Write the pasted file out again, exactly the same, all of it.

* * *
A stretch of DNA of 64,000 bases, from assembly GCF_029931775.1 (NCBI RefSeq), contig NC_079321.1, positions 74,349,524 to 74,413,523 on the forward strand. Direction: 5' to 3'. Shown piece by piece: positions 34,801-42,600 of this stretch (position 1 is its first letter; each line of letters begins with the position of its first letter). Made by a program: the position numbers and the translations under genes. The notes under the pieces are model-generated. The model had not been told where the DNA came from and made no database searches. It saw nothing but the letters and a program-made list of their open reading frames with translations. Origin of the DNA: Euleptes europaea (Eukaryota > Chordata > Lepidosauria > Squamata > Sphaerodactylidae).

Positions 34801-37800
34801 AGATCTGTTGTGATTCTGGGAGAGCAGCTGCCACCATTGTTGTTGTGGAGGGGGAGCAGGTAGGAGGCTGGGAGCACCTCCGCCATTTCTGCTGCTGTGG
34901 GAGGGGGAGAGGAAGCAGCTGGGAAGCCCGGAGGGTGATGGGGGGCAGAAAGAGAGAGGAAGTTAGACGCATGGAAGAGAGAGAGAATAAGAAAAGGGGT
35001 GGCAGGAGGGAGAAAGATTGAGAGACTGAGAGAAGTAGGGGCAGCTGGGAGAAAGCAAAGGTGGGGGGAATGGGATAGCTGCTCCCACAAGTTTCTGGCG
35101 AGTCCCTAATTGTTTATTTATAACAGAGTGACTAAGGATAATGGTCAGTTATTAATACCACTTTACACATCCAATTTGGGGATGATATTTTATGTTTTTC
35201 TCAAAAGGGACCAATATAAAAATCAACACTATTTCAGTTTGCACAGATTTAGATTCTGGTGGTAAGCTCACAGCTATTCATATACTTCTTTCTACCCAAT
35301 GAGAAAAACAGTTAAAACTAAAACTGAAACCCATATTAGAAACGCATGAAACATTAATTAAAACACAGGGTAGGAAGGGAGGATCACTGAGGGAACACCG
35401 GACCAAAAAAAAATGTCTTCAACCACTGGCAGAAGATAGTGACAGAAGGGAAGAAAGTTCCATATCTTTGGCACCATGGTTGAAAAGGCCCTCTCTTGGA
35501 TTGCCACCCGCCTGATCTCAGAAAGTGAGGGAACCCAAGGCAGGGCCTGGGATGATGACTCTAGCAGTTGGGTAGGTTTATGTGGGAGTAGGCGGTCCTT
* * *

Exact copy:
A stretch of DNA of 64,000 bases, from assembly GCF_029931775.1 (NCBI RefSeq), contig NC_079321.1, positions 74,349,524 to 74,413,523 on the forward strand. Direction: 5' to 3'. Shown piece by piece: positions 34,801-42,600 of this stretch (position 1 is its first letter; each line of letters begins with the position of its first letter). Made by a program: the position numbers and the translations under genes. The notes under the pieces are model-generated. The model had not been told where the DNA came from and made no database searches. It saw nothing but the letters and a program-made list of their open reading frames with translations. Origin of the DNA: Euleptes europaea (Eukaryota > Chordata > Lepidosauria > Squamata > Sphaerodactylidae).

Positions 34801-37800
34801 AGATCTGTTGTGATTCTGGGAGAGCAGCTGCCACCATTGTTGTTGTGGAGGGGGAGCAGGTAGGAGGCTGGGAGCACCTCCGCCATTTCTGCTGCTGTGG
34901 GAGGGGGAGAGGAAGCAGCTGGGAAGCCCGGAGGGTGATGGGGGGCAGAAAGAGAGAGGAAGTTAGACGCATGGAAGAGAGAGAGAATAAGAAAAGGGGT
35001 GGCAGGAGGGAGAAAGATTGAGAGACTGAGAGAAGTAGGGGCAGCTGGGAGAAAGCAAAGGTGGGGGGAATGGGATAGCTGCTCCCACAAGTTTCTGGCG
35101 AGTCCCTAATTGTTTATTTATAACAGAGTGACTAAGGATAATGGTCAGTTATTAATACCACTTTACACATCCAATTTGGGGATGATATTTTATGTTTTTC
35201 TCAAAAGGGACCAATATAAAAATCAACACTATTTCAGTTTGCACAGATTTAGATTCTGGTGGTAAGCTCACAGCTATTCATATACTTCTTTCTACCCAAT
35301 GAGAAAAACAGTTAAAACTAAAACTGAAACCCATATTAGAAACGCATGAAACATTAATTAAAACACAGGGTAGGAAGGGAGGATCACTGAGGGAACACCG
35401 GACCAAAAAAAAATGTCTTCAACCACTGGCAGAAGATAGTGACAGAAGGGAAGAAAGTTCCATATCTTTGGCACCATGGTTGAAAAGGCCCTCTCTTGGA
35501 TTGCCACCCGCCTGATCTCAGAAAGTGAGGGAACCCAAGGCAGGGCCTGGGATGATGACTCTAGCAGTTGGGTAGGTTTATGTGGGAGTAGGCGGTCCTT